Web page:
Gone fishing, Giancarlo Stanton becomes the seventh MVP from a losing team

Gone fishing, Giancarlo Stanton becomes the seventh MVP from a losing team

Miami stand up and give Giancarlo Stanton a round of applause.

Stanton has won the National League MVP, by a slim margin of two points over Joey Votto of the Cincinnati Reds in the closest vote since 1979. The influence of modern metrics is real, two guys on non-playoff teams finished first and second in the voting.

Now, Miami hold your applause, Stanton may be part of a “fire sale” trade for a Marlins team under new ownership.

The anticipation of the announcement came in the middle of Stanton being part of serious trade talks with several teams showing their interests for the slugger.

Stanton demonstrated all season long if and when healthy he will only produce, he was productive and was rewarded with baseball’s top individual honor.

Stanton got 10 first-place votes and 302 points in balloting by members of the Baseball Writers’ Association of America. Votto also got 10 firsts and had 300 points.

Miami is fortunate to have one of the best players in the game. He is charismatic, he is huge, he hits the baseball in locations major league players dream of. If he gets traded and you put him in a more competitive market, on a team that wins the World Series, a location where fans will actually come out to see him play he will draw the attendance moreover only help baseball.

Stanton is the first player in Marlins history to win an MVP award. Moreover joins Dan Marino and LeBron James as the only Miami pro athletes in a major sport to win MVP.

“That’s definitely good company,” Stanton said. “I’m glad to be stabled right next to them. One is still going and being great and one is already in the Hall of Fame, you know what he’s done. Very cool place to be.”

Stanton has not only improved he has addressed weaknesses at the plate. He had a .267 BA/.541 Slug pct vs outside pitches, a 34-point jump in BA and 100 points in slugging percentage from 2016.

He led the majors in home runs, RBI, extra-base hits and slugging percentage, each of which set a Marlins single-season record. Did the numbers benefit the Marlins as a team?

Marlins finished 77-85 a far second from the Washington Nationals in the NL East and 35-49 on the road. Stanton becomes just the seventh MVP from a losing team.

The award caps the best year of Stanton’s career and possibly the best offensive year the Marlins have ever seen. The MVP played career-high 159 games in his first season without injury since 2011.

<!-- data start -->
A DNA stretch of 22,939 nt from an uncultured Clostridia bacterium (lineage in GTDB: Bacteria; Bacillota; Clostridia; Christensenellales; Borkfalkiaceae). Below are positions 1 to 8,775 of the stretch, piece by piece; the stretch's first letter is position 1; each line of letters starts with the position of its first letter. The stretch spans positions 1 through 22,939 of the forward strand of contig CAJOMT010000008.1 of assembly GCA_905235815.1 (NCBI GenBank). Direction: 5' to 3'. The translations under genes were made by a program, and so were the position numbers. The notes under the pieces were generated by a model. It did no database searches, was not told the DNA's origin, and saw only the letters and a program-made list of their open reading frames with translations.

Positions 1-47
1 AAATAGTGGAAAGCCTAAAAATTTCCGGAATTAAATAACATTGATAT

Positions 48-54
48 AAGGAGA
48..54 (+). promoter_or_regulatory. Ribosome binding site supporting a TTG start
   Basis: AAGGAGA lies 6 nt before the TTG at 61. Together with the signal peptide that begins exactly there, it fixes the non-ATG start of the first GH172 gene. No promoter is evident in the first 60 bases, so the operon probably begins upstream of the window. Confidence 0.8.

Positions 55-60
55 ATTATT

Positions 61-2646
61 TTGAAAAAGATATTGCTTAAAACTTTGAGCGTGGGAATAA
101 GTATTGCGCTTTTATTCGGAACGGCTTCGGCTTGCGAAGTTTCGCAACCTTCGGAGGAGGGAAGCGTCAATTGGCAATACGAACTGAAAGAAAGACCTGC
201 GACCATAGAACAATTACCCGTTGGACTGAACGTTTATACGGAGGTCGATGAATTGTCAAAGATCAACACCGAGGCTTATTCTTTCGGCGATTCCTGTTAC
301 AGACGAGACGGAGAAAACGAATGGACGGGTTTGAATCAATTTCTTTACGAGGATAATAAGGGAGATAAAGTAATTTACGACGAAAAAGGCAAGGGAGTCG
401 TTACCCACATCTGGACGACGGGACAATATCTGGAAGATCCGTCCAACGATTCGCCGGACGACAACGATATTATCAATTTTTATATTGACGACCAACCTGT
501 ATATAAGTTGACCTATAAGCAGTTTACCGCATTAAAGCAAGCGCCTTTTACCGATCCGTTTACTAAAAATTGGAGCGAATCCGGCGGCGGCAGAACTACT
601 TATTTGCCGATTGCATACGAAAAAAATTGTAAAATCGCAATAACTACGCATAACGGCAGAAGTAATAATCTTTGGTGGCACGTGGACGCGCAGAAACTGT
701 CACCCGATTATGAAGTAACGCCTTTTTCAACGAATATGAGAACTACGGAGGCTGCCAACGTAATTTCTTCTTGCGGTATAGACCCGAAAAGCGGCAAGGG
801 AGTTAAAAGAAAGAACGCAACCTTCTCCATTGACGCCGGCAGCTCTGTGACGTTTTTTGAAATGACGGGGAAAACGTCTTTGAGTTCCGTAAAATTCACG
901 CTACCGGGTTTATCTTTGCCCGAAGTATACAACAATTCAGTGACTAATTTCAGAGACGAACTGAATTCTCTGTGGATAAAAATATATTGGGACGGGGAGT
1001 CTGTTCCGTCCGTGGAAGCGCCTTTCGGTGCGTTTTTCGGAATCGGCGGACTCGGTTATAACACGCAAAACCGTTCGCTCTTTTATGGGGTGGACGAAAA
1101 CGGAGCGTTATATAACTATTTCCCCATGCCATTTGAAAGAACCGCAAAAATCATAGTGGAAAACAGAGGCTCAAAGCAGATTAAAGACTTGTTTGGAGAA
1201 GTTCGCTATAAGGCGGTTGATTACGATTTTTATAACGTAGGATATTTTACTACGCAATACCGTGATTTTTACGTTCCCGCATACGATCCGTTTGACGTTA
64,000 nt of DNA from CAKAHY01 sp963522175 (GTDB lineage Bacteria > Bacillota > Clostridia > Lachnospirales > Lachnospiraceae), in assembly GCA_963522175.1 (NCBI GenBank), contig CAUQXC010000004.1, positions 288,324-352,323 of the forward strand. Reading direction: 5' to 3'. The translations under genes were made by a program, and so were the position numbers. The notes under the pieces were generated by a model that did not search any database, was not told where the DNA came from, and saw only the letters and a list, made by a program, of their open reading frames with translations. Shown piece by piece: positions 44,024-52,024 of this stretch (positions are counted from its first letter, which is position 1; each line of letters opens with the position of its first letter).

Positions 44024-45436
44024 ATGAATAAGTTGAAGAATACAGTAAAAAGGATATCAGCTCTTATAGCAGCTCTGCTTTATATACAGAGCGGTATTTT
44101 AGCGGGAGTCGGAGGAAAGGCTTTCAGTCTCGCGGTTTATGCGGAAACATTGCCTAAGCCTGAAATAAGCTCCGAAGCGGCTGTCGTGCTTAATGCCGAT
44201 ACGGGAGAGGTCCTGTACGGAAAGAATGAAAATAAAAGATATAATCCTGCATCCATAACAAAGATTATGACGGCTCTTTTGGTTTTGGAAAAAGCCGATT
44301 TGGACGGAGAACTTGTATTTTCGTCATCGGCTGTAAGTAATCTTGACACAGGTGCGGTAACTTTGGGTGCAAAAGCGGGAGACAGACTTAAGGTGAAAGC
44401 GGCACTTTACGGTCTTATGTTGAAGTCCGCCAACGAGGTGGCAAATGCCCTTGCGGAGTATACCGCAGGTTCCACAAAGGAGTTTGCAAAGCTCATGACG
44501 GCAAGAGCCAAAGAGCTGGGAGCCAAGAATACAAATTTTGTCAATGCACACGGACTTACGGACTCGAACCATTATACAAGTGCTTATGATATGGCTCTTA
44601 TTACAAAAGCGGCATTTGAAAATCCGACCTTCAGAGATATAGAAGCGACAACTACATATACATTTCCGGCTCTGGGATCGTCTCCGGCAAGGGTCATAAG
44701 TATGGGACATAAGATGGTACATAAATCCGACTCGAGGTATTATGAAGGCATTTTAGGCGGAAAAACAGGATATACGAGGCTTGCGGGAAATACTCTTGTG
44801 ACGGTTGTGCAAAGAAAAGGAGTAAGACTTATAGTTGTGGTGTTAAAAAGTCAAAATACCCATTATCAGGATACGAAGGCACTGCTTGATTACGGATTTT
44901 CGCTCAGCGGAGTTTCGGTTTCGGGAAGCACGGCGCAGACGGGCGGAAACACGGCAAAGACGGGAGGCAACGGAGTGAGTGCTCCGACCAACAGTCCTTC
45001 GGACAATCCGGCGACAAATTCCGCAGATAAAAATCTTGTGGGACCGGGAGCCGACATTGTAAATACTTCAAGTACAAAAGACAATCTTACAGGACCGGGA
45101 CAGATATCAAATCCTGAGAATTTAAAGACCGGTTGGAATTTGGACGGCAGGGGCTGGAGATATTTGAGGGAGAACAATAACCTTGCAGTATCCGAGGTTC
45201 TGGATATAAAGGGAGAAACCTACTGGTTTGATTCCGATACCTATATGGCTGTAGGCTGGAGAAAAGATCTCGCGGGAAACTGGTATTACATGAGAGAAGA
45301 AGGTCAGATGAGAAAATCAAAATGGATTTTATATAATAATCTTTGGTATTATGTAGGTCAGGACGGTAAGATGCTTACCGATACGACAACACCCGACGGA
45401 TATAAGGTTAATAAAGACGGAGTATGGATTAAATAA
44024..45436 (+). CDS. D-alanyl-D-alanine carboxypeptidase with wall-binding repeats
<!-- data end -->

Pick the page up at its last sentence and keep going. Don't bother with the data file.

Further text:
American League winner, At 5-6, José Altuve shares the distinction as the shortest player to win an MVP award with Phil Rizzuto (1950) and Bobby Shantz (1952). At 6-6, Giancarlo Stanton becomes the tallest player in baseball history to win an MVP award. It sounds cool however along with the height is a nationwide discussion on trading the slugger.

Stanton has expressed he prefers to stay if the Marlins pitching needs are addressed.

“It needs to be thoroughly addressed, not just somewhat addressed, not just somewhat addressed. It needs to be a huge push now and a definite contending addressed matter,” Stanton stated.

A reported eight teams during the GM meetings in Orlando have engaged in trade talks with the Marlins. Stanton is only a piece of the pie when it comes to CEO Derek Jeter and the new ownership group who have to turn around a franchise that is financially struggling and has had a losing record all eight years of Stanton’s career.

Will the Marlins’ new owners trade Stanton and his $295 million contract? The reports are Jeter has not spoken to Stanton. Stanton has a no-trade clause in his deal giving him strong leverage to where he is going. Only one player in major league history was named MVP and in the same offseason: Alex Rodriguez, who was the 2003 AL MVP for the Rangers and was traded to the New York Yankees.

My prediction is Stanton will take his talents west to the San Francisco Giants.

The Giants left fielders combined for a .666 OPS in 2017. The right fielders were barely better, at .671. Stanton is the greatest possible improvement for the outfield of one of the worst teams in need of the largest jolt in the arm

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